In-Depth Look: BOC Committee and Task Force Volunteer
In honor of National Volunteer Month, we are featuring BOC volunteers who serve as BOC board members, committee, task force and work group members and exam item writers. The BOC would like to thank all of our BOC volunteers for their hard work and dedication to the athletic training profession. The BOC welcomes volunteers from a variety of backgrounds. Learn more about volunteer opportunities with the BOC.
Kitty Newsham, PhD, ATC is an Associate Professor at Saint Louis University. She performs research and teaches in the Master of Athletic Training program. Newsham has been practicing as an Athletic Trainer for 30 years.
1. Name the group(s) you participate in as a BOC volunteer and how long you’ve participated.
I started as a volunteer for the BOC as a model and examiner for the certification exam in the 1990’s. In the early 2000’s, I served as a Home Study Reviewer and on a Task-Force for the Impaired Practitioner.
I began serving on the Standards Committee in 2009 and have served as the chair of the committee since 2015. I have also served as the Evidence Based Practice Continuing Education Review Committee co-chair for 2 years and am currently working with the Maintenance of Certification Task Force.
2. What is the best or most rewarding part about volunteering with the BOC?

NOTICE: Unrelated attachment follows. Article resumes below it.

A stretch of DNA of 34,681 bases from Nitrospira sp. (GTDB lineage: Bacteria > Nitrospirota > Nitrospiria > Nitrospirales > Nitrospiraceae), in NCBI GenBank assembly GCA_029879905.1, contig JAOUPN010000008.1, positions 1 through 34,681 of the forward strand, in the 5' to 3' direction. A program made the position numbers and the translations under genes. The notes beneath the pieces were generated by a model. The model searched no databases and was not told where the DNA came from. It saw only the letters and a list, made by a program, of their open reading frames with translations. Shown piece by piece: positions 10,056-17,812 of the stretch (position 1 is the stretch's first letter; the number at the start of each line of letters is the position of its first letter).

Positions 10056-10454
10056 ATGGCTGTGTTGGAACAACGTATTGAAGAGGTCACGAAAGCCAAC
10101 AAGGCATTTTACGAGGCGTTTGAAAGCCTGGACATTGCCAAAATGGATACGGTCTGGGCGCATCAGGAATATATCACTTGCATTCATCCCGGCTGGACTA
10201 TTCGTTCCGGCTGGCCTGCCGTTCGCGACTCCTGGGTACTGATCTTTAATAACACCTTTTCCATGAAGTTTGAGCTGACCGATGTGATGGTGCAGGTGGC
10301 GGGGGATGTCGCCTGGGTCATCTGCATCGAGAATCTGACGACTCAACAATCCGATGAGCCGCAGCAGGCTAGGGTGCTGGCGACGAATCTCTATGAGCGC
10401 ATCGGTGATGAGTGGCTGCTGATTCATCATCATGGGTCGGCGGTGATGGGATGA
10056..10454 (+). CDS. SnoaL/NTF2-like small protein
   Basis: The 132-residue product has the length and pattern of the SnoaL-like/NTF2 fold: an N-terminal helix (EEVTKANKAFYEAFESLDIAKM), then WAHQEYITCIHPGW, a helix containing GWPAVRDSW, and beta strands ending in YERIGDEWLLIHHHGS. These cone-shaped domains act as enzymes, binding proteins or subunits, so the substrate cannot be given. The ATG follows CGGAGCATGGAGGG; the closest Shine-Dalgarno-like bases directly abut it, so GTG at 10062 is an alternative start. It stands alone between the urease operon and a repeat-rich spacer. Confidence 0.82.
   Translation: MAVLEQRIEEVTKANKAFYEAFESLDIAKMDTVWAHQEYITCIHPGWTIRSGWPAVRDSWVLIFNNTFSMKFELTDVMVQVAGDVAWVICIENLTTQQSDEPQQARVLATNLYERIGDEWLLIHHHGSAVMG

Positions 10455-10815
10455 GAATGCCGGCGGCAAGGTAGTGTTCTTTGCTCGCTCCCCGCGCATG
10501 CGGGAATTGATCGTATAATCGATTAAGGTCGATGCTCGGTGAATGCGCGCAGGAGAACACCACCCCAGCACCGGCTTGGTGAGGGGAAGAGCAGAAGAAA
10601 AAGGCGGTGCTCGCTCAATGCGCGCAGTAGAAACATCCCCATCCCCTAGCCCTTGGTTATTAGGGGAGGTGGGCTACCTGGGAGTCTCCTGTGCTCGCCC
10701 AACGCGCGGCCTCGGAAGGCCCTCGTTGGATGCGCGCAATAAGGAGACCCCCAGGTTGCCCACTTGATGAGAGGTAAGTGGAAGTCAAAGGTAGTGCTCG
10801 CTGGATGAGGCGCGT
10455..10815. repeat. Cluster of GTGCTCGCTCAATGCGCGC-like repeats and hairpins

I have had a chance to meet and get to know a lot of Athletic Trainers (ATs) from across the country. It has been great to work with forward-thinking people who are passionate about advancing our profession. The diversity among the groups I’ve worked with continually reminds me of the many employment environments of ATs and the broad scope of the people who seek the care of ATs. I have found the work to be interesting and challenging, but ultimately enjoyable. It is good to know there are so many people doing work to advance the practice of athletic training and ensure the credential is equated with quality care.
3. How has your experience volunteering at the BOC influenced you?
I believe the work I have done with the BOC has helped me to keep a broader perspective when I talk about the practice of athletic training. I know what my professional experience has been, but working with people from different work settings and different geographical area keep me thinking about the diverse practice of athletic training. At the same time, I keep focused on the uniqueness of athletic training – what is it that holds us together as healthcare professionals
4. What advice would you give to an AT looking to get involved as a BOC volunteer?
Put your name in the ring – offer to help. You might start on something small – do your best at whatever that is. When an invitation comes, it is fair to ask about the task and the time commitment. Don’t let being busy stop you, because you will always be busy, but don’t take on something you know you cannot do. Overall: jump in; be enthusiastic; be responsible; don’t say "yes” and then do “no.”